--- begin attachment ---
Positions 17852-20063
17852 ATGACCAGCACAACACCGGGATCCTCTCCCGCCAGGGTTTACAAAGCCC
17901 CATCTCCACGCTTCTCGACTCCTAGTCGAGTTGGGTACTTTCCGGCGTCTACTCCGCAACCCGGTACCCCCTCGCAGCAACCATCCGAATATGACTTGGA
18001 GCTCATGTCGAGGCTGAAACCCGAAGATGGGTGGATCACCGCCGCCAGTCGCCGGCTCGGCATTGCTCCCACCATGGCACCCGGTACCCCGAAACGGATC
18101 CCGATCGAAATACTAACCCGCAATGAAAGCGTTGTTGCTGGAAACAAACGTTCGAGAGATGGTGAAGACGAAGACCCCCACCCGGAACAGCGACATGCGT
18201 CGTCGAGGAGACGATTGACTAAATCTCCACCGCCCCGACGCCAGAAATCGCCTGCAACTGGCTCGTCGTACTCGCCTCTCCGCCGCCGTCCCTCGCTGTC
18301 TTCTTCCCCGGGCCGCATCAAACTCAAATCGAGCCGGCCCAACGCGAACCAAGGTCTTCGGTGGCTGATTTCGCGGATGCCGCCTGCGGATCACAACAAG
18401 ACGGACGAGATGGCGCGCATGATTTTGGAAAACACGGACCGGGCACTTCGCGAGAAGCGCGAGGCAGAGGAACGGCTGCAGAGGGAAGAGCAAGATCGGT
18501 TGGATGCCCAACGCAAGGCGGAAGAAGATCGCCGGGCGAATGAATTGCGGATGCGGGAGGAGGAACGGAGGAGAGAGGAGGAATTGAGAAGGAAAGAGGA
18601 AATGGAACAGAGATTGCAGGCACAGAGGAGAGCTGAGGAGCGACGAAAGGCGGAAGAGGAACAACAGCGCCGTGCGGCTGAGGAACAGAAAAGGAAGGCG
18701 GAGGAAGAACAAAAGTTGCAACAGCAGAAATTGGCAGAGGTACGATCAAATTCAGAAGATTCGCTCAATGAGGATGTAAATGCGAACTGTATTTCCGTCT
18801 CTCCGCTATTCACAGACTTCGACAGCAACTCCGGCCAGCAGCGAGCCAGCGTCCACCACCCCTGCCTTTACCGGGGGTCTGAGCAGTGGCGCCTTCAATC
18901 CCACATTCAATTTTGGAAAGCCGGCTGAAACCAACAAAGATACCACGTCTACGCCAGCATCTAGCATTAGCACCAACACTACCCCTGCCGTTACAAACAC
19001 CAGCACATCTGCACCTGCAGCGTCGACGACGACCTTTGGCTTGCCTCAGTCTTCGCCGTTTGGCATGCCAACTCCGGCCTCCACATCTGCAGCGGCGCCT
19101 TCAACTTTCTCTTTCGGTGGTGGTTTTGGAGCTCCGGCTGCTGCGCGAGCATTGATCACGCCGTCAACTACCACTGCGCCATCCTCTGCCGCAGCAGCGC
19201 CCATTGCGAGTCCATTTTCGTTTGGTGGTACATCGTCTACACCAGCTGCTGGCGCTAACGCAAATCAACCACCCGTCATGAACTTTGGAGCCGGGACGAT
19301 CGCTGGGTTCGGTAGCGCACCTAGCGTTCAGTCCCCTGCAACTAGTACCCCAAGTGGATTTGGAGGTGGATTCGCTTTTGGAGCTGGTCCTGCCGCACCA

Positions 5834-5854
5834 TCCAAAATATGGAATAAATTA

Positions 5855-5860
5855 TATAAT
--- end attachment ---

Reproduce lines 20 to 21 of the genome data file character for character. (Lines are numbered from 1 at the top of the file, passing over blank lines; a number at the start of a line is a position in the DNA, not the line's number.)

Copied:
Positions 5855-5860
5855 TATAAT